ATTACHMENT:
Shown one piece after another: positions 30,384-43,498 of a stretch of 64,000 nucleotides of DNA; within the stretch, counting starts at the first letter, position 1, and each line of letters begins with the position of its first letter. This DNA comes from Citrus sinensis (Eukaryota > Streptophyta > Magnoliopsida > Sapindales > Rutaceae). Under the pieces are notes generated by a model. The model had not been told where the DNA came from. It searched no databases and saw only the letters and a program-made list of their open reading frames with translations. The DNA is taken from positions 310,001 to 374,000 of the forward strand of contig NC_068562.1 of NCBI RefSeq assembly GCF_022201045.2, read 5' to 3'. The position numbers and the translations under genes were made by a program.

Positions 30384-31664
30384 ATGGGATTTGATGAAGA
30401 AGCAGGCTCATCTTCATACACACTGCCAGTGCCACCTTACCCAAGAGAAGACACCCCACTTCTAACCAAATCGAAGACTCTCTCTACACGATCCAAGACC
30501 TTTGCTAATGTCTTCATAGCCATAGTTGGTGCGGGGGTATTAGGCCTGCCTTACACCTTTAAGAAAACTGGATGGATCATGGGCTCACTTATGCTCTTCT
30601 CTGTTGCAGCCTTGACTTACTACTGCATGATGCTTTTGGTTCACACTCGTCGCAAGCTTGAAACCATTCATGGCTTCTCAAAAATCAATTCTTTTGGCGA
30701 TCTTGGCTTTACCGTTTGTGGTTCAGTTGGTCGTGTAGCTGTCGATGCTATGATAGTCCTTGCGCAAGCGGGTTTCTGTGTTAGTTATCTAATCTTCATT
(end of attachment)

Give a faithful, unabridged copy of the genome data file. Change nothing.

Shown one piece after another: positions 30,384-43,498 of a stretch of 64,000 nucleotides of DNA; within the stretch, counting starts at the first letter, position 1, and each line of letters begins with the position of its first letter. This DNA comes from Citrus sinensis (Eukaryota > Streptophyta > Magnoliopsida > Sapindales > Rutaceae). Under the pieces are notes generated by a model. The model had not been told where the DNA came from. It searched no databases and saw only the letters and a program-made list of their open reading frames with translations. The DNA is taken from positions 310,001 to 374,000 of the forward strand of contig NC_068562.1 of NCBI RefSeq assembly GCF_022201045.2, read 5' to 3'. The position numbers and the translations under genes were made by a program.

Positions 30384-31664
30384 ATGGGATTTGATGAAGA
30401 AGCAGGCTCATCTTCATACACACTGCCAGTGCCACCTTACCCAAGAGAAGACACCCCACTTCTAACCAAATCGAAGACTCTCTCTACACGATCCAAGACC
30501 TTTGCTAATGTCTTCATAGCCATAGTTGGTGCGGGGGTATTAGGCCTGCCTTACACCTTTAAGAAAACTGGATGGATCATGGGCTCACTTATGCTCTTCT
30601 CTGTTGCAGCCTTGACTTACTACTGCATGATGCTTTTGGTTCACACTCGTCGCAAGCTTGAAACCATTCATGGCTTCTCAAAAATCAATTCTTTTGGCGA
30701 TCTTGGCTTTACCGTTTGTGGTTCAGTTGGTCGTGTAGCTGTCGATGCTATGATAGTCCTTGCGCAAGCGGGTTTCTGTGTTAGTTATCTAATCTTCATT